Mental illness. The thing that 1 in 4 Americans will experience in their life. The thing that Abraham Lincoln, Marilyn Monroe, and Robin Williams had in common. The thing that is spoken of in whispers.
One of our highest taboos is one of the things that needs to be spoken of most. Mental illness effects everyone in some way or another: either we have personally suffered with it, or we know someone who has.
But, there is a disproportinate amount of attention on mental illness as opposed to, say, cancer. We all know about the pink ribbon, the Race for the Cure, and how likely prostate cancer is for older men. Cancer effects much lower numbers of people, yet the attention it receives is overwhelming. Have you ever seen a fundraiser for schizophrenia …show more content…
Since mental illnesses have wide spectrums of possible disorders, symptoms, and co-morbidity, it 's incredibly difficult to research. Unlike something like allergies, which originate from a simple overactive immune system, and can be cured or lessened in a variety of ways, mental illnesses are entirely different. Most cannot be cured, and the sufferer can be stuck with it for their entire life. Symptoms can be controlled but the root cause of the disease can 't be solved.
And even though some of the illnesses can be controlled, others can 't. People with bipolar disorder can have recurrent, severe episodes of mania and depression, even with medication. Obsessive-compulsive disorder can cause people to preform strange rituals to try to ease their anxious minds. Panic attacks can overwhelm individuals with anxiety disorders.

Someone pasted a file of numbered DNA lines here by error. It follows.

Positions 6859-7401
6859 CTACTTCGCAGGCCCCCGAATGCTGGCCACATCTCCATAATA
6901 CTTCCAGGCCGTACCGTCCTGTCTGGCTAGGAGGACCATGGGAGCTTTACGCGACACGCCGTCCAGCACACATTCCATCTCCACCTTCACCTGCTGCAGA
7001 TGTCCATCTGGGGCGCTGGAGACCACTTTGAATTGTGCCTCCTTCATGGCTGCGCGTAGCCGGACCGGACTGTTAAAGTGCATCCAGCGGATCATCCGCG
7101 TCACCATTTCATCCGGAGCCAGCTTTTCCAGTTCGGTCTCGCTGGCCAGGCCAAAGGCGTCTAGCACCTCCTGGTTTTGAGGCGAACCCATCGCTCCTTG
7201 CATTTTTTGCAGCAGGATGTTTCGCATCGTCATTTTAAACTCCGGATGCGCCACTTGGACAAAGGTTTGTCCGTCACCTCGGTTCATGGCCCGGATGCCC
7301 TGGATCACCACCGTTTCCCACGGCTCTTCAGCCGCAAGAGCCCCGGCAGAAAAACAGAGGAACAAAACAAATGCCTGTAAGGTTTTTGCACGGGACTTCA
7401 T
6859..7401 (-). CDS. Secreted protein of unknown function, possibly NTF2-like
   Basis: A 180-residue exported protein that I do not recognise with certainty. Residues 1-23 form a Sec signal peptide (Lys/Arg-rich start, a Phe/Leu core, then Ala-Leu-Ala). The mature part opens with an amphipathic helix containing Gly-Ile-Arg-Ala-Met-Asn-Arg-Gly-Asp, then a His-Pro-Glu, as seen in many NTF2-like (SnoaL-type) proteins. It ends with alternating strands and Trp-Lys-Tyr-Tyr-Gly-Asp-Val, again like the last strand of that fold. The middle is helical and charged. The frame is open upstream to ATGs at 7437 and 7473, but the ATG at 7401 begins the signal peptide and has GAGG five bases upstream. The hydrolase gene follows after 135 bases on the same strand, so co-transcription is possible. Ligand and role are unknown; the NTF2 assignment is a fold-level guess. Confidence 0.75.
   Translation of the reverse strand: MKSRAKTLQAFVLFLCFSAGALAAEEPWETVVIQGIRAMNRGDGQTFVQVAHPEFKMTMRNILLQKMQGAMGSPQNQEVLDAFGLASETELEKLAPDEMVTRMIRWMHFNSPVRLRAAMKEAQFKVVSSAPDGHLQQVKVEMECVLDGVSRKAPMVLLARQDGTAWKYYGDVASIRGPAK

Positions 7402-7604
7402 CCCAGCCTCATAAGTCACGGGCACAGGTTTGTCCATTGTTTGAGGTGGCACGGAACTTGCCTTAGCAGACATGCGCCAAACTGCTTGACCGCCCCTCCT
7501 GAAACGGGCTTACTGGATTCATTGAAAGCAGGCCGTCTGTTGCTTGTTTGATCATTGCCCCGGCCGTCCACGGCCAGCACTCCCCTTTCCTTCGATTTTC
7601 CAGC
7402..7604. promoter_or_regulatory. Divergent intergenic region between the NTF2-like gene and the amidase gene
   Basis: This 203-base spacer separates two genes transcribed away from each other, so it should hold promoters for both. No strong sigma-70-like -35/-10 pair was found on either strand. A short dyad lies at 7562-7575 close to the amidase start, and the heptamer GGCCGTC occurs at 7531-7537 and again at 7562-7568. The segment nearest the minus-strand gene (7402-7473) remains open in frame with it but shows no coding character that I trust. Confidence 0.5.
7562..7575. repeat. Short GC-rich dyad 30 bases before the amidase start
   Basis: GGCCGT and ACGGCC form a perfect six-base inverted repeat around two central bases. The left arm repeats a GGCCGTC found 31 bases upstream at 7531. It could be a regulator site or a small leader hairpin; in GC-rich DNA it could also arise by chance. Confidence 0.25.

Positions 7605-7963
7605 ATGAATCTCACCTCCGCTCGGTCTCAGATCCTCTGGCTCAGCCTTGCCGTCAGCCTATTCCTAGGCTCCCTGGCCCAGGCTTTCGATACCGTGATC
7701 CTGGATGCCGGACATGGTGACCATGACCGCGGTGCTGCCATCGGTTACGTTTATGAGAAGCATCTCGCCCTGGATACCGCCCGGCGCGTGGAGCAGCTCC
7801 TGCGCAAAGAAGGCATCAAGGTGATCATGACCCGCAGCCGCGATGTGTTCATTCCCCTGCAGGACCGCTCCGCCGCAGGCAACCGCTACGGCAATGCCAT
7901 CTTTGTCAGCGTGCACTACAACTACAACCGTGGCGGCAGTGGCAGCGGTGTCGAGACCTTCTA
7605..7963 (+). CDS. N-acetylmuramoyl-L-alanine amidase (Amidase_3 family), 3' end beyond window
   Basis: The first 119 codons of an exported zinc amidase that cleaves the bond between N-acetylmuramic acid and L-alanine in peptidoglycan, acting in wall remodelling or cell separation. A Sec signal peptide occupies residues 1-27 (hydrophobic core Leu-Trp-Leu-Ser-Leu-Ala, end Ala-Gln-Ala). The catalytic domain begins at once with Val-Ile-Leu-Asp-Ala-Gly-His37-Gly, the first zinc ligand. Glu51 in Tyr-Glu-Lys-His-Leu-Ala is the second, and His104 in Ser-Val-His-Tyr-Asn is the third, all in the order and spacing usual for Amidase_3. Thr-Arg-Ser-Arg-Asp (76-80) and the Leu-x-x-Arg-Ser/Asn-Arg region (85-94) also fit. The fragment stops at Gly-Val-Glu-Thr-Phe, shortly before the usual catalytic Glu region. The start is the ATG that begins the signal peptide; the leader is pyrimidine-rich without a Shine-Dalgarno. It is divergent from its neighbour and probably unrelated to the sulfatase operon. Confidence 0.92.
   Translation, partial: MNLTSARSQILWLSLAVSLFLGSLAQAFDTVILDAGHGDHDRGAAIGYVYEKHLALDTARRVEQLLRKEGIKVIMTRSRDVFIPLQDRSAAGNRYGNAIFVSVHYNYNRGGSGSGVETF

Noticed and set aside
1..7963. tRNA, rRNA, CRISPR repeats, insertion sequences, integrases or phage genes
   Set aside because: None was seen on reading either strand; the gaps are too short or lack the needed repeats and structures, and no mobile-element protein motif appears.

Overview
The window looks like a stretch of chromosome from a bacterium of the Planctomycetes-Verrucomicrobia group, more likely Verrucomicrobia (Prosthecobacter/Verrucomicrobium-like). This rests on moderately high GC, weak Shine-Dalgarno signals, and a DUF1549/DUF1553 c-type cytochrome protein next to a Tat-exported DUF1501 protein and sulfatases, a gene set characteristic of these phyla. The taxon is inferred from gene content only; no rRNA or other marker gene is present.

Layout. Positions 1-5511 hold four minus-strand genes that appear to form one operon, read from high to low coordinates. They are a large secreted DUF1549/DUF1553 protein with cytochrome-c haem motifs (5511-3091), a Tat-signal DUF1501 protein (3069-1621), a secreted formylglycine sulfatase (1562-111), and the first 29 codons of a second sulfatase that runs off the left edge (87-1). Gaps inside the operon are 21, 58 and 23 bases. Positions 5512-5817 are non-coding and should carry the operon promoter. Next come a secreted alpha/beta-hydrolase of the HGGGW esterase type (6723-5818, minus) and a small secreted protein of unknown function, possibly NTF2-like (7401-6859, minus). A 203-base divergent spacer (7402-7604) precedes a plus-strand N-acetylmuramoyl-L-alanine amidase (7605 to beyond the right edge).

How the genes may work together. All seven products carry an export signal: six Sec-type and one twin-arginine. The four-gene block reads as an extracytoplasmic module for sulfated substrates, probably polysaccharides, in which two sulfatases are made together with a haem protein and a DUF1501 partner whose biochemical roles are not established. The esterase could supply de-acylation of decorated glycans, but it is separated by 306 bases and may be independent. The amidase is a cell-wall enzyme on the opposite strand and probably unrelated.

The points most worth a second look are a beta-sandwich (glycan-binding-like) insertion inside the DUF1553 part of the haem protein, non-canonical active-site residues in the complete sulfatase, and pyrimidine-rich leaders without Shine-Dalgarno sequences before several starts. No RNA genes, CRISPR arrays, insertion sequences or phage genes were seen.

This is where the stigma of mental illnesses step in. Sufferers are called "crazy", "insane", "psychotic". They are looked at as if something is wrong with them, or as if they are weak. Stigma can cause people to be afraid of, look down upon, or shun those with mental …show more content…
However, we, as humans, need to do more to completely destroy the stigma surrounding our mental health. It needs to be treated as a physical illness is, with the same aggression and passion as things like cancer and diabetes are. More needs to be done in order to make ourselves healthier, nor only in body, but also in mind.
How does the stigma of mental health affect me? I suffer from bipolar disorder. I have struggled with suicidal thoughts, actions, and self-harm. I take medicine each morning in order to balance the chemicals my brain fails to make. I am not crazy, I will not hurt anyone, and I make sure that I treat everyone with kindness. My disability is not visible, but it is present. It touches on each aspect of my life. Though it is tough, I have grown to be a stronger person because of it. There is nothing in my life I would change, because I thank God every night for the life I am living now.
I have met many other people, young and old, who have also had problems similar to mine. I have met people from all walks of life, and it has led me to this conclusion: mental illness does not discriminate. It attacks the rich, the poor, the good, and the bad. It can happen to absolutely